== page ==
After an investigation that was conducted for more than a year and a half, 18 men have been indicted in Sumter on federal drug charges.
The men, whose names and charges have not yet been released, …
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The men, whose names and charges have not yet been released, are described as "high-ranking gang members tied to violence between rival groups and conspiracies to bring multiple kilos of heroin and other narcotics into the community," according to Sumter Police Department Public Information Officer Tonyia McGirt.
McGirt said the suspects do not appear to be connected to recent gang violence and shootings stemming from a fatal shooting at the Sunoco Hop In gas station in September.
The police department and Sumter County Sheriff's Office announced the indictments in a joint news release that detailed Operation Stash and Wedge, noting that pending operations will result in more arrests.
The investigation began with local agencies combining efforts and resources with the FBI and federal Drug Enforcement Administration following concerns by local residents. During the investigation, it was found that the men were also tied to "large amounts of cocaine, methamphetamine and fentanyl in addition to heroin and other narcotics brought through the city and county of Sumter."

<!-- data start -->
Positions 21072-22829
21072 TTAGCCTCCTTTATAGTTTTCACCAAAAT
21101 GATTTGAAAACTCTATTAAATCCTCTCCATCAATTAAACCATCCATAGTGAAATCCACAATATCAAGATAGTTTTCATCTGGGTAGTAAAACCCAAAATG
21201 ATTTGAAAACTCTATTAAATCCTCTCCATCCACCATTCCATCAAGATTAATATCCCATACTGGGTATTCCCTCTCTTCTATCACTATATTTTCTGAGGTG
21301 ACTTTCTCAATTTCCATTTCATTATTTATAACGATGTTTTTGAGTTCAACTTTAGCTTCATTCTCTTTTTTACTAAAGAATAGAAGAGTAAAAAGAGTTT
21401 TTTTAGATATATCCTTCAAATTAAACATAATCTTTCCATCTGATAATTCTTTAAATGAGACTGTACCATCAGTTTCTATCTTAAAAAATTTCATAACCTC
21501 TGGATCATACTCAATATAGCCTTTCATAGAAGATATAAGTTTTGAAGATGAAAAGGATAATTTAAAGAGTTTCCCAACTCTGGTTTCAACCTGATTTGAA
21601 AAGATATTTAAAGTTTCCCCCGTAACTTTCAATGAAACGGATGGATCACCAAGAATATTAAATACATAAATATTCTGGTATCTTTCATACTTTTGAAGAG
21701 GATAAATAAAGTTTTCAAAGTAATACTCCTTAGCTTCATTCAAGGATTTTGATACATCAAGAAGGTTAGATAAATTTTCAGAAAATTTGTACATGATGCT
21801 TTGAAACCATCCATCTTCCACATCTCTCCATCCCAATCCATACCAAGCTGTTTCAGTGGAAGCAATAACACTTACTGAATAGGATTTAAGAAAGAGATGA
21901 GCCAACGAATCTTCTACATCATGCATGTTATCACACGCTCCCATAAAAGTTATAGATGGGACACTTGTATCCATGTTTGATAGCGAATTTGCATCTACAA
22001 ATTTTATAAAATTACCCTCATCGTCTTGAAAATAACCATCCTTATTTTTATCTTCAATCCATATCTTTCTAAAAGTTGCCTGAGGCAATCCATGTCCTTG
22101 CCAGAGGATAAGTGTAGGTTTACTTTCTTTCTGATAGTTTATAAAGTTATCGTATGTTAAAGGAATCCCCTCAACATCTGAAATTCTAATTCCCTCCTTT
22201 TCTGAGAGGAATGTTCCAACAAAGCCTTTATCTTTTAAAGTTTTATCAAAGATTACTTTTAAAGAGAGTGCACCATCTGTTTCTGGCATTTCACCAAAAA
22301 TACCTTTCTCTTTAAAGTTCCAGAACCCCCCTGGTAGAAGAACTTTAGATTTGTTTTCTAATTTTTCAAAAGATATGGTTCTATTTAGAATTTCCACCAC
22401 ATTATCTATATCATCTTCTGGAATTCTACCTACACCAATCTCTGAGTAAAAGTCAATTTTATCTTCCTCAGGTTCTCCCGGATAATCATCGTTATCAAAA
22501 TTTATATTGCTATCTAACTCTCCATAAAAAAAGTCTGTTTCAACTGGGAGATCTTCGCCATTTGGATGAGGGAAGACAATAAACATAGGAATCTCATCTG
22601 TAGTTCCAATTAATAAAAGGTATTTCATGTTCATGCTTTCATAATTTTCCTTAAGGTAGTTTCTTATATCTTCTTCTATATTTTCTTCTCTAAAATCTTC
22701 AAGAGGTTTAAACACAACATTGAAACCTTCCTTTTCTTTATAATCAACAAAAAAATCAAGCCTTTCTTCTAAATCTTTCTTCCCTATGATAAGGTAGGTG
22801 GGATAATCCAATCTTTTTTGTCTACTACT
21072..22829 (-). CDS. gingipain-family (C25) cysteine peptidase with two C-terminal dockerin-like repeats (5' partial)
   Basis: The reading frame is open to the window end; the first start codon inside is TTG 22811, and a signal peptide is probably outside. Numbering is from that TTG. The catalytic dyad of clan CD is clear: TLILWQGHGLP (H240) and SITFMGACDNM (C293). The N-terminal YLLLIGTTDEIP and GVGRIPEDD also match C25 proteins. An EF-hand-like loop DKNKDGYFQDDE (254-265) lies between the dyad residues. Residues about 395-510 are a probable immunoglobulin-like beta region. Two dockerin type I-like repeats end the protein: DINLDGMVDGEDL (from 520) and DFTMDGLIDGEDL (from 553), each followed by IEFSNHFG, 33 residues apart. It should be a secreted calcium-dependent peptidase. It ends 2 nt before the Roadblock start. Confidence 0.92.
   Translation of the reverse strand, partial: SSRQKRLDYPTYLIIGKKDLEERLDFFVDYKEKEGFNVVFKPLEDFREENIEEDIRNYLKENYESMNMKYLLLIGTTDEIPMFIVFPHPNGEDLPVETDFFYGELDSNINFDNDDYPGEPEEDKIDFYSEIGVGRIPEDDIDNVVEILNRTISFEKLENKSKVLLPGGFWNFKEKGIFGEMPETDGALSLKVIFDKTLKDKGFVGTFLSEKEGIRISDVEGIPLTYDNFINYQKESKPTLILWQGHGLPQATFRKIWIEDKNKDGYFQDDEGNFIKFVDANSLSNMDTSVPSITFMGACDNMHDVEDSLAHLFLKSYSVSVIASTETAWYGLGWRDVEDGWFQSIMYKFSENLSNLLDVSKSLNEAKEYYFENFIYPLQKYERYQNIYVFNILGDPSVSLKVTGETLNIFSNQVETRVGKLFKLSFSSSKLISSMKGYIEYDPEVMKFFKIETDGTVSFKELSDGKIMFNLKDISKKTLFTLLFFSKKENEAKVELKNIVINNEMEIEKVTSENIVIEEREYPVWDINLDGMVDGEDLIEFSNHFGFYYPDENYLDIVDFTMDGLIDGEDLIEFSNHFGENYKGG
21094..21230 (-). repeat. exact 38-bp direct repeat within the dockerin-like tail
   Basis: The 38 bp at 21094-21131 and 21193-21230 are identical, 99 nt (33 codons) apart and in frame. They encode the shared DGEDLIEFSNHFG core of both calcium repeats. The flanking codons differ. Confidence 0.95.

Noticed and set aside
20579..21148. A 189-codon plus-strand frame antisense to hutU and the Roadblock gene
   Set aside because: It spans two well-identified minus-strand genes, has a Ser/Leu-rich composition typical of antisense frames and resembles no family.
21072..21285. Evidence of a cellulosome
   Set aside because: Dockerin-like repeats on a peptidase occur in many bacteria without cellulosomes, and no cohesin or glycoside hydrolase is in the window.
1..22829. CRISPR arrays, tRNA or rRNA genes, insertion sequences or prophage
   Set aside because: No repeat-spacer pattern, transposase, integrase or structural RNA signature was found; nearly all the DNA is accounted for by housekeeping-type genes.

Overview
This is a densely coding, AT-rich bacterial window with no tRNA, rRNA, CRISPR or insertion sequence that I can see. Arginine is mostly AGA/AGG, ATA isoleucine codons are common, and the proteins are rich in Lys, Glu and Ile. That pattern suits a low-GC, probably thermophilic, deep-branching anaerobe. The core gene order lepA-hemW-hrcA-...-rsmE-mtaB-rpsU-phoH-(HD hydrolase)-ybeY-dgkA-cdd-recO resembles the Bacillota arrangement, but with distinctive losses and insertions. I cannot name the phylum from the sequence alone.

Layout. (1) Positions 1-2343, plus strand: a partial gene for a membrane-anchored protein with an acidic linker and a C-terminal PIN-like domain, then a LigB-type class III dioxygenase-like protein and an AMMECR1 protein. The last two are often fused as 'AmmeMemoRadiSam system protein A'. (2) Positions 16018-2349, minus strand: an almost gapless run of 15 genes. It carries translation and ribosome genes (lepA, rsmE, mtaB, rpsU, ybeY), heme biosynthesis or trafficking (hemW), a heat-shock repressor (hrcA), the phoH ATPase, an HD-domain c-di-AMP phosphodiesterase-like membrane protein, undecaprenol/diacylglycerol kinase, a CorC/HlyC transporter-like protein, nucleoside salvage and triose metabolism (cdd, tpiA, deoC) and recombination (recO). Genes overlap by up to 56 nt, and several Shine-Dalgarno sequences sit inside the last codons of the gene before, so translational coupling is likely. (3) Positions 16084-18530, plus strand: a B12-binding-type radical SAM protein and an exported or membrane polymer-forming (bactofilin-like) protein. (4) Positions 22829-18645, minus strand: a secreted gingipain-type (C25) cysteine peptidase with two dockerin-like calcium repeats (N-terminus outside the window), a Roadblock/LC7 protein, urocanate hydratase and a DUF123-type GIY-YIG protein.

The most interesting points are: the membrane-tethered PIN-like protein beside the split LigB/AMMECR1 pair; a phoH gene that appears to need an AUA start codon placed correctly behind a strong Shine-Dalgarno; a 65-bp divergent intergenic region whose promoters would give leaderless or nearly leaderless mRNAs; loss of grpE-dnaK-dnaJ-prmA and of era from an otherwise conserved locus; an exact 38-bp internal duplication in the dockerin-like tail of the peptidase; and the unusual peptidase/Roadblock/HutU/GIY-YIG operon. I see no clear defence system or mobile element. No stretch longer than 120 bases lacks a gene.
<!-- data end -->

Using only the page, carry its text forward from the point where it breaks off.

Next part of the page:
Many of the individuals charged also have criminal histories involving prior drug charges and convictions.
“Through the combined efforts of federal and local law enforcement agencies, this operation will substantially disrupt the illegal drug trade locally,” Sumter Police Chief Russell Roark said, adding that "the arrests will have a positive effect on the community that will be felt for some time."
Those arrested could face from 10 to 18 years – particularly for repeat offenders with past convictions.
That impact also will reach into rural areas where those involved in illegal activities thought their actions would go unnoticed by law enforcement.
“This operation sends a message that anyone involved in drugs or other illegal activity anywhere in Sumter County is within the reach of the law and will be
held accountable for their actions,” Sumter County Sheriff Anthony Dennis said. “Everyone, regardless of location, should be able to live in a community without trepidation about what’s going on near their home.”
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